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Kansas prairie park preserves vanishing tallgrass

This one-room schoolhouse, which was used from 1882 to 1930, is part of the Tallgrass Prairie National Preserve near Strong City, Kansas.
This one-room schoolhouse, which was used from 1882 to 1930, is part of the Tallgrass Prairie National Preserve near Strong City, Kansas. AP

Stand here in a field of tall, windblown grass and wildflowers, and twirl around like a child. It’s like being inside a prairie snow globe: You’re surrounded by a sea of green, brown and yellow grass, with a blue-sky dome above.

The Tallgrass Prairie National Preserve in Kansas is one of just a few places in the country where you can immerse yourself in this serene but vanishing landscape. Tallgrass prairie once covered 140 million acres of North America, including much of the Midwest. But only 4 percent of that ecosystem remains, wiped out by more than 150 years of human settlement, cattle-grazing and farming.

The Tallgrass Preserve here in the Flint Hills is one of the last tracts left, consisting of 11,000 acres mostly owned by the Nature Conservancy and managed with the National Park Service. There are miles of trails here to explore, but the Southwind Nature Trail is an easy-to-walk loop trail — just under two miles — that offers a sublime sense of what the landscape felt and looked like when it was covered with tallgrass and wildflowers across the region.

The preserve is also home to a historic site — a late 19th-century ranch with outbuildings, along with a one-room schoolhouse used from 1882 to 1930. A free cellphone tour provides details on each structure, including a barn bigger than the house, an icehouse, carriage house, chicken coop with a sod roof (using plants as insulation, way ahead of its time), and outhouse with three holes. (Not that three people would have used it at once, mind you: one seat was for a child, and the other two were likely rotated in use.)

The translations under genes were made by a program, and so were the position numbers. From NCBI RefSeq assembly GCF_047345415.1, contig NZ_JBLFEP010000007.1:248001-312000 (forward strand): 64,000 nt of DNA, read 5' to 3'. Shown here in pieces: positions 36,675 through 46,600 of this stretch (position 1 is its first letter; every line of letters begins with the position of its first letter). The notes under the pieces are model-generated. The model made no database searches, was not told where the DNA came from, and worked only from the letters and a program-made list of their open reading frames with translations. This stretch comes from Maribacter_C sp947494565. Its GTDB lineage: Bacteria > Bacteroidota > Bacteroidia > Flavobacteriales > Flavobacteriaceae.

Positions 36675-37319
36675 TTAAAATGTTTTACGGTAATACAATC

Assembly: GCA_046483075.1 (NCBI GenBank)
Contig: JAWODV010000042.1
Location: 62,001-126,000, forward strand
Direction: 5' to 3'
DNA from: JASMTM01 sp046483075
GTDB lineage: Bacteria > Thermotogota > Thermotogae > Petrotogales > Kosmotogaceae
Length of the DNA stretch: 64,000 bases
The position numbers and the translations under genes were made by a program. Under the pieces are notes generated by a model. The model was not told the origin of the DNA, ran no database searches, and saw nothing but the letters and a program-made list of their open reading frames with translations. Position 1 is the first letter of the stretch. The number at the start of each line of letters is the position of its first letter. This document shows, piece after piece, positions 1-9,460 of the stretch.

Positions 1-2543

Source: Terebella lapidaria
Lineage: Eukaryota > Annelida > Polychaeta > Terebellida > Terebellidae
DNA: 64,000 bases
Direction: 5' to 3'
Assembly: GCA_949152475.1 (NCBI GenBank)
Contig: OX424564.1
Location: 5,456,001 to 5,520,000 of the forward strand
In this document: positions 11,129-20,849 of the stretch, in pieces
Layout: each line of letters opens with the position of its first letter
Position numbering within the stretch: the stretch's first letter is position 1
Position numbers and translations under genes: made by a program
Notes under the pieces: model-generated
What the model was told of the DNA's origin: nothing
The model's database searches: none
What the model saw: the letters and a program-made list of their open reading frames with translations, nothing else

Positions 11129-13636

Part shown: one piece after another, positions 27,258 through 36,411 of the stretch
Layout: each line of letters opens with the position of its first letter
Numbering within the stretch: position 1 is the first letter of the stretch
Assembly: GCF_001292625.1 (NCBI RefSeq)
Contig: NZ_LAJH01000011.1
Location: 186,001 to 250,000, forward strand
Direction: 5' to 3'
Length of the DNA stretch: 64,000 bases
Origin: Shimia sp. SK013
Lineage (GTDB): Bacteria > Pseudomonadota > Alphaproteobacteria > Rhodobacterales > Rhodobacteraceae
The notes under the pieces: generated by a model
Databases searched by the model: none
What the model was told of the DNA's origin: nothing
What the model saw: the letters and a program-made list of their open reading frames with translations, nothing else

A prosperous cattleman, Stephen F. Jones, lived here on the Spring Hill/Z Bar Ranch with his wife and daughter in the 1880s. Limestone was easily quarried from the layers of rock beneath the rich prairie soil, allowing Jones to build an elegant mansion and stone fencing around his vast property.

But once you’re on the Southwind Nature Trail, away from the ranch, you can almost suspend your disbelief and pretend you’re experiencing this extraordinary landscape before settlers arrived, when the only destruction faced by the tallgrass was from a natural cycle of lightning-sparked fire, rainfall and grazing bison.

The park is open daily, year-round, and each season offers a different experience of weather, colors, flora and fauna. On a visit in early autumn, the trail was lined with fields of tall yellow flowers dancing in the breeze, punctuated by bursts of other purple, red and white wildflowers amid the grasses.

Tiny lizards, a snake and grasshoppers darted across the path. Rabbits, prairie chickens and other birds and other creatures live here, too. The trail meanders gently into higher ground and over a brook, then finally to the school, still furnished with a woodstove, wooden desks and benches, along with portraits of George Washington and Abe Lincoln.

As you walk back toward the ranch house to the parking lot, you travel a path parallel to a road where the occasional car zips by. It’s a good reminder of the human factor that led to the prairie’s demise.

Tallgrass Prairie National Preserve

Where: Visitor center is 2 miles north of the intersection of two roads, US 50 and KS 177. Located a half-mile west of Strong City, Kansas; about 100 miles from Wichita, Kansas, and 130 miles from Kansas City, Missouri.

Open: Open daily, year-round. Free admission.

Information: www.nps.gov/tapr/index.htm, 620-273-6034 or 620-273-8494.

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